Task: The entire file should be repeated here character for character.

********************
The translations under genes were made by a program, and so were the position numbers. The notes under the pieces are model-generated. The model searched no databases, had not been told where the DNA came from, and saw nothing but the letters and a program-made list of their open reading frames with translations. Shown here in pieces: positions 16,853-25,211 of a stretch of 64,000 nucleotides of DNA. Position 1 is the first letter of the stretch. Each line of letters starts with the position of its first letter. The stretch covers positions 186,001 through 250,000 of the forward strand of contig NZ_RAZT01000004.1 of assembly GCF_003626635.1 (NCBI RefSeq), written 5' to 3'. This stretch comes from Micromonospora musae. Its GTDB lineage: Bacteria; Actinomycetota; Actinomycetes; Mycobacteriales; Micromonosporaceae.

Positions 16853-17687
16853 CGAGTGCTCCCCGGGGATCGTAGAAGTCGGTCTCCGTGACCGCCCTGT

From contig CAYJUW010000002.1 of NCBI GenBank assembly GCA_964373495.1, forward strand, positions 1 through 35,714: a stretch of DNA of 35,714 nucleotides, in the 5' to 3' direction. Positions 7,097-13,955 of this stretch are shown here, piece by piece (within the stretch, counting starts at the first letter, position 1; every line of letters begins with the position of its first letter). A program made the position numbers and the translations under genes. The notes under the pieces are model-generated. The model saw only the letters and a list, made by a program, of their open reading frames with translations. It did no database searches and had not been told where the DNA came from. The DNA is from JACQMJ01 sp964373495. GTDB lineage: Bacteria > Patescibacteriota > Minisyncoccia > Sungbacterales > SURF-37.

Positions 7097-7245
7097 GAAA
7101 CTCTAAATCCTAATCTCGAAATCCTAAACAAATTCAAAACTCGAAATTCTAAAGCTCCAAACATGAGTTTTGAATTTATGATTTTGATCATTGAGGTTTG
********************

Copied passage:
The translations under genes were made by a program, and so were the position numbers. The notes under the pieces are model-generated. The model searched no databases, had not been told where the DNA came from, and saw nothing but the letters and a program-made list of their open reading frames with translations. Shown here in pieces: positions 16,853-25,211 of a stretch of 64,000 nucleotides of DNA. Position 1 is the first letter of the stretch. Each line of letters starts with the position of its first letter. The stretch covers positions 186,001 through 250,000 of the forward strand of contig NZ_RAZT01000004.1 of assembly GCF_003626635.1 (NCBI RefSeq), written 5' to 3'. This stretch comes from Micromonospora musae. Its GTDB lineage: Bacteria; Actinomycetota; Actinomycetes; Mycobacteriales; Micromonosporaceae.

Positions 16853-17687
16853 CGAGTGCTCCCCGGGGATCGTAGAAGTCGGTCTCCGTGACCGCCCTGT

From contig CAYJUW010000002.1 of NCBI GenBank assembly GCA_964373495.1, forward strand, positions 1 through 35,714: a stretch of DNA of 35,714 nucleotides, in the 5' to 3' direction. Positions 7,097-13,955 of this stretch are shown here, piece by piece (within the stretch, counting starts at the first letter, position 1; every line of letters begins with the position of its first letter). A program made the position numbers and the translations under genes. The notes under the pieces are model-generated. The model saw only the letters and a list, made by a program, of their open reading frames with translations. It did no database searches and had not been told where the DNA came from. The DNA is from JACQMJ01 sp964373495. GTDB lineage: Bacteria > Patescibacteriota > Minisyncoccia > Sungbacterales > SURF-37.

Positions 7097-7245
7097 GAAA
7101 CTCTAAATCCTAATCTCGAAATCCTAAACAAATTCAAAACTCGAAATTCTAAAGCTCCAAACATGAGTTTTGAATTTATGATTTTGATCATTGAGGTTTG